How much is due to the WTO? Globalization/fragmentation has changed incentives of firms re: protection Some major policy areas are not subject to (effective) WTO disciplines Regional integration agreements have also been a factor – first and foremost the EU – (Lot to be learned from EU experience re: effectiveness/design of policy disciplines in areas such as subsidies and procurement) Time will tell – still have significant pressure given global imbalances/adjustment to come
More tit-for-tat can be very costly McKibbin-Stoeckel (2009): welfare costs of countries raising tariffs by 5-10% will lower GDP by between 1 and 3% in most countries Recent US action against China on tires and resulting retaliation; buy national pressure; etc. China primary target, but US comes 2 nd as most frequent target; EU as a whole #3
Doha: Whats on the table? 1.Some new market opening in agriculture and manufacturing 2.More secure market access in goods 3.New or stronger disciplines on policies that create negative spillovers 4.Somewhat greater security of access in services 5.Initiatives to expand export opportunities of LDCs and low-income countries NB: many other issues as well!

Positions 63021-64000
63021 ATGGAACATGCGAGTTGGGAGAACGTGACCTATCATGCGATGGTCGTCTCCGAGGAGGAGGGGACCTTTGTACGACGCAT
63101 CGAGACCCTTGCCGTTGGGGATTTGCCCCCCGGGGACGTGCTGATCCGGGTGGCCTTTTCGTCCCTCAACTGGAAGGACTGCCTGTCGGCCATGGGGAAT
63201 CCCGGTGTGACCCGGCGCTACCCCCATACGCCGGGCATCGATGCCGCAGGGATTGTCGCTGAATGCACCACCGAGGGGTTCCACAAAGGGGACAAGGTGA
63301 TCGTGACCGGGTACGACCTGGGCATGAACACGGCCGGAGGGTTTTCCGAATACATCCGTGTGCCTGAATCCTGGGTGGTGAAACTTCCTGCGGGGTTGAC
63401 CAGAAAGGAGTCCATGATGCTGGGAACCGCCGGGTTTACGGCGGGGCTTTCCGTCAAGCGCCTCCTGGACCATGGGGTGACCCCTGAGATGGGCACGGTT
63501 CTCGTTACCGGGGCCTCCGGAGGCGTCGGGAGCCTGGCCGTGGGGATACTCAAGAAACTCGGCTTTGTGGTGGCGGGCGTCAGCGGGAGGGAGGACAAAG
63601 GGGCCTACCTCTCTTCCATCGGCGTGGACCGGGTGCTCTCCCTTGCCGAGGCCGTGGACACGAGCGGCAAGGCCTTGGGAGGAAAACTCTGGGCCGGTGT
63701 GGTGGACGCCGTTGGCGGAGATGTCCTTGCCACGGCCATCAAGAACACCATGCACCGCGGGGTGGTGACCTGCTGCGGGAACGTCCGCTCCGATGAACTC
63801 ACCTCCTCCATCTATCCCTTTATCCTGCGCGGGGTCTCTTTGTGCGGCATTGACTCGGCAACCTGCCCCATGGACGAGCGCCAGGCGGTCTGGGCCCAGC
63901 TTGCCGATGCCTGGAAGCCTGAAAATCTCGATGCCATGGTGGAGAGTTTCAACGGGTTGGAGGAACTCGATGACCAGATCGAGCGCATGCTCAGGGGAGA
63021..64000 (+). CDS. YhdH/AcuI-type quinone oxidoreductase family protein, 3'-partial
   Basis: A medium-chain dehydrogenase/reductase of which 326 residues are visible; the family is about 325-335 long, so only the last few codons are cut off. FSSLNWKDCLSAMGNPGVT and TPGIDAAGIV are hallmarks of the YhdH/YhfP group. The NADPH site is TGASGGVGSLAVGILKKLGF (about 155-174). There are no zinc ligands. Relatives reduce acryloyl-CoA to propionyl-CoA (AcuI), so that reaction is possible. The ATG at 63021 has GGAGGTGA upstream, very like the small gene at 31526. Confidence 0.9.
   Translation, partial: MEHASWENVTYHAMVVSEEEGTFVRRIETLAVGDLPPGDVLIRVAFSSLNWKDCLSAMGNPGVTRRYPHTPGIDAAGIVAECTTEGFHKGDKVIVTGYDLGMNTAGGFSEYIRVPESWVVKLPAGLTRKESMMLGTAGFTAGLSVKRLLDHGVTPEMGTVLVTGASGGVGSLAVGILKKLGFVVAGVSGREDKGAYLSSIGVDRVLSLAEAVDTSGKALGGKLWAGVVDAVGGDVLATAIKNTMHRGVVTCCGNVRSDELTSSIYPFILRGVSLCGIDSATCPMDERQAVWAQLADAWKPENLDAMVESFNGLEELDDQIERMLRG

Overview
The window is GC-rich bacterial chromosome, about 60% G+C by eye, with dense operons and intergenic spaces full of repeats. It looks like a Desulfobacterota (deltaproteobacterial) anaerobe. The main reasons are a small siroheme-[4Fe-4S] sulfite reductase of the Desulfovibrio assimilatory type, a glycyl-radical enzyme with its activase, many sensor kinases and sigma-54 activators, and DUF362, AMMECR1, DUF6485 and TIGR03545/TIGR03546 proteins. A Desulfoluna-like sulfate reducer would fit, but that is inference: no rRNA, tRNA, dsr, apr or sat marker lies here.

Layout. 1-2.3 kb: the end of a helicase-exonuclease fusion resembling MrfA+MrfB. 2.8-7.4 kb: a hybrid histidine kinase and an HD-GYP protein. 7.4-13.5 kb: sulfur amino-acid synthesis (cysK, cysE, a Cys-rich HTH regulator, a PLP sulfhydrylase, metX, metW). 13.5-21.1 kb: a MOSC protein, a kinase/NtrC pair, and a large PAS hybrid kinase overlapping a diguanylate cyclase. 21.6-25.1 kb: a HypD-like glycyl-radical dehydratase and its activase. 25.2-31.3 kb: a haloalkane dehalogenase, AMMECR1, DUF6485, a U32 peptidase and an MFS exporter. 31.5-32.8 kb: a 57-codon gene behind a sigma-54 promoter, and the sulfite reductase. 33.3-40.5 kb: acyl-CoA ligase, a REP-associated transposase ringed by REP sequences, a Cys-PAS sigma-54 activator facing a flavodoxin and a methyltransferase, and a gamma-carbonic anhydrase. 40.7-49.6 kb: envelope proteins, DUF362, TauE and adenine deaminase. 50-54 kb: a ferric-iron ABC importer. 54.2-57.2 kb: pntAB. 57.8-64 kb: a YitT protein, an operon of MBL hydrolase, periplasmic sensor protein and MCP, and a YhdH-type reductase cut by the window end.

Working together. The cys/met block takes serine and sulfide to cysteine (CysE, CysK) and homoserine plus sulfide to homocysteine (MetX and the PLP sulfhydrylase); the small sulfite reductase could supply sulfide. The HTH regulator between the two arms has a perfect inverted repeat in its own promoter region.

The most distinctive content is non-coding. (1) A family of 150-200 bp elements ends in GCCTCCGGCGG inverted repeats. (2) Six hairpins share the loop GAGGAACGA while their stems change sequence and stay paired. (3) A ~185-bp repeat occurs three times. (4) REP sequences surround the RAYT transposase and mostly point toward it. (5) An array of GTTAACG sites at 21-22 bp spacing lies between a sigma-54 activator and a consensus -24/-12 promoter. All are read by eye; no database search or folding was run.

1. Some new market opening for goods Average farm tariffs confronting developing (OECD) country exporters will drop to 11.5% (12.1%) Tariffs on their exports of manufactures to fall to 2.1% (2.4%) This may not look like much improvement, but there is a lot of action at tariff line level. – E.g., tariff will decline from 32 to 6% for tennis shoes exported from Bangladesh to the US. – Tariff peaks are the most costly/constraining
2. More secure market access in goods Modalities will substantially lower average bound tariffs – Bound average in Ag. down to 30%; NAMA: 5% – Here again: tariff peaks come down most Ban on agricultural export subsidies Large cuts in maximum permitted ag. subsidiesby 70% in US; 60% in EUbringing them close to/below applied levels
3. Disciplines on policies that create negative spillovers Food policies – Subsidy disciplines not just a market access story – Less insulation of national markets will reduce volatility of world prices; create thicker markets Cotton. Global support up more than twofold from $2.7 billion in 2007/08 to an estimated $5.9 billion in 2008/09 Sustainable development – Fishery policies cost the world economy $50 billion (60% of the landed value of the global catch); EU and US production support > $1bn per year Important for food security & livelihoods of many small developing countries/coastal regions – Potential for tariff reductions on environmental goods – averaging some 10% in low-income countries
4. Services: somewhat greater security Note: A large offer gap remains (factor of 2 on average)